So it is likely that my memory wasn’t playing tricks on me and that something happened to the trail after 1999. That’s still 20 years ago so one shouldn’t expect things to be exactly the same! Perhaps I was expecting it would receive regular trail maintenance. The Bolinas Ridge Trail runs through the GGNRA and Mt. Tam watershed area. The section where I crashed was under GGNRA control, which also controls the Marin Headlands trails, which do receive grading and maintenance. Yet the trail looked like it hadn’t seen a grader in years.

Perhaps one day it will see some love and be restored to what it once was. Although it behooves those of us who do ride dirt trails to volunteer to do trail maintenance, working on a fire road is really the provenance of heavy machinery operators. Nonetheless it was an exclamation point that trails don’t just take care of themselves and that human care through hard work, taxes, and donations is how we keep the trails we love. Will I go back? Probably. But memory will serve me right the next time.


The Dinner

Let the chomping begin…

There is a misconception perpetrated by the club’s velominati that getaway weekends are all about the rides. Tasty rides at infrequently visited yet gorgeous locations are the bait that hooks Spokers into signing up for a weekend away from home. The prospect of different roads and beautiful scenery away from the dull drudgery of laundry, slogging the grocery cart through Whole Foods or Gus’s, and another same-same takeout dinner always has good PR appeal. We all like to ride, right? So let’s go away together to cycle on some new, righteous paths! And yes, it’s true that riding of any sort but especially riding on new roads is generally heartwarming and refreshing.

Perhaps it was because I’m still nursing a fractured, not-yet-healed collarbone that the Marvelous Monterey Weekend rides didn’t make much of an impression on me, at least not this time. Roger and I went down for the Marvelous Monterey Weekend even though neither of us were planning to ride our bikes, in my case because it would have been insanely foolish and in Roger’s case because he, insanely, prefers to spend time with me than to ride some picturesque roads with friends. Yeah, go figure.

The MMW was almost a train wreck before it began. Four weeks ago we both crashed in a mountain bike ride and got injured, so much so that I ended up with a bum arm and no biking for eight weeks. Our ranks began depleting when separately two other Spokers had to cancel because of sudden work commitments. Then another participant had a family emergency and had to back out at the last minute. What else could happen? Maybe a tsunami while we’re in Monterey…?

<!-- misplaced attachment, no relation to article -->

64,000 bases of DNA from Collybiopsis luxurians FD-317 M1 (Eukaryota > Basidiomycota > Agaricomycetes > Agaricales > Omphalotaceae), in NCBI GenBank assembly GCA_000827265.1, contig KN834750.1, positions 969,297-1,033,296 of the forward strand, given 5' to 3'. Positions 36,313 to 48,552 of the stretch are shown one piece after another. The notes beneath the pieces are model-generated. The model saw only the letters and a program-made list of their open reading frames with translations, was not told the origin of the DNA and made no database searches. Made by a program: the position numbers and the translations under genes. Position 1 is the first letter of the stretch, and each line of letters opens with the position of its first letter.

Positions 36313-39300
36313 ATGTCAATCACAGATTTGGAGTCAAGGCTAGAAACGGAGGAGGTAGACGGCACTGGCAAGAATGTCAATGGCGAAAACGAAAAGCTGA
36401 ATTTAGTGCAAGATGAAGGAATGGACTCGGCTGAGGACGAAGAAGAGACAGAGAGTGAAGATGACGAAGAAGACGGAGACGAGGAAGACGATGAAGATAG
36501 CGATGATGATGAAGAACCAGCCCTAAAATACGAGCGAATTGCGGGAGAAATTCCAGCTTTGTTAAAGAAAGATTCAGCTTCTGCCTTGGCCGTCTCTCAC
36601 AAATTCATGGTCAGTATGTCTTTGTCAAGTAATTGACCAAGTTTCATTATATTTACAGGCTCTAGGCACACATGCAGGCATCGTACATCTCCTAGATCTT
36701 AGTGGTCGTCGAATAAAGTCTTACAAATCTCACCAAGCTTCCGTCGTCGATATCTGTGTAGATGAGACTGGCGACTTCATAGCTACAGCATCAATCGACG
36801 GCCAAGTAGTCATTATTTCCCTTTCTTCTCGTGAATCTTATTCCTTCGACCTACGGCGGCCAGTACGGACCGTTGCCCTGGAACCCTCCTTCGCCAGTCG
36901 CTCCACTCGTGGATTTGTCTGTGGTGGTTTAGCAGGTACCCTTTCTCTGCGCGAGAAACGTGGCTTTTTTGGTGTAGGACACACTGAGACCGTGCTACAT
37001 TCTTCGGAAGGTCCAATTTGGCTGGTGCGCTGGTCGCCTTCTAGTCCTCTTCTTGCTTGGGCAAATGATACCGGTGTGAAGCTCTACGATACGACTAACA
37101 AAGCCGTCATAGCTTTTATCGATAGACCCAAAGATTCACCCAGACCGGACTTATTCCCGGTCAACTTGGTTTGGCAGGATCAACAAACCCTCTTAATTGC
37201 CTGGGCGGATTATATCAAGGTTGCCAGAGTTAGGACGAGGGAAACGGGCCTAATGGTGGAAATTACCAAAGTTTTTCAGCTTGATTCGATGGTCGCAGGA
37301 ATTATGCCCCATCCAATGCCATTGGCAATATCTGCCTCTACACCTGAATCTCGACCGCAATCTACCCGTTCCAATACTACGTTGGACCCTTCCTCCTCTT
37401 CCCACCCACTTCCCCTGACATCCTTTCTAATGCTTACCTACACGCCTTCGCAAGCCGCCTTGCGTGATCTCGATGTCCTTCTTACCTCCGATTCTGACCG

Since we were the organizers we went down, and it was going to be a good escape from the manse where we mostly had been sequestering ourselves post-crash. Five of us made it down early enough on Friday to go out to dinner together in Seaside—David Go., Ginny, Roger S., Roger H. and I. We went to an inexpensive Vietnamese joint that had prices that would be impossible to match in SF. How about $6.99 for a huge dinner plate?! $1 more if you wanted a “large” platter when the regular size was huge! Thusly we were reminded of the true cost of living in the Bay Area. The place was fairly quiet despite having a steady stream of customers and we were able to have a pleasant dinner conversation without shouting or straining to understand due to the lack of cacophony.

Saturday Jenn and Steph along with Peter Phares joined us along with Jeff and Benson you couldn’t leave the Bay Area until after work. They all went out and did a good 53-mile ride while Roger and I went out to do a hike at Pt. Lobos. Which was so crowded that we switched to plan B and went to Andrew Molera. Folks came back to the rental house around 3:30, cleaned up and relaxed a bit, and then we prepared dinner together.

Ginny put together a scrumptious vegetarian enchilada casserole pretty much on her own, carefully chopping and sautéing the ingredients before composing the layers. We’d brought some homegrown tomatoes and basil for a simple bruschetta; normally it would have taken just a short time to make it but I am still having difficulty cutting or chopping. And forget lifting anything with the right arm! Roger cut up Bartletts, Gravensteins, and peaches from our garden along with other fruit we got from the market for a dessert. Jeff and Roger S. went to work starting the grill and barbecuing the chicken and portobello mushrooms. David put together a green salad with homemade croutons made by Peter. Roger and I had planned to bring down our own basil pesto but we only remembered it when we got to Castroville. Sigh. it doesn’t help to make a checklist if you don’t check it. So Costco pesto was the last-minute substitute.

Without much coordination dinner “organically” came together by itself. Yes, it took an hour longer than we thought therefore keeping a Different Spokes tradition alive: always be fashionably late! Working in an unfamiliar kitchen may have slowed us down but the earnestness of the labor and the everyone’s attentiveness made it all the more delicious.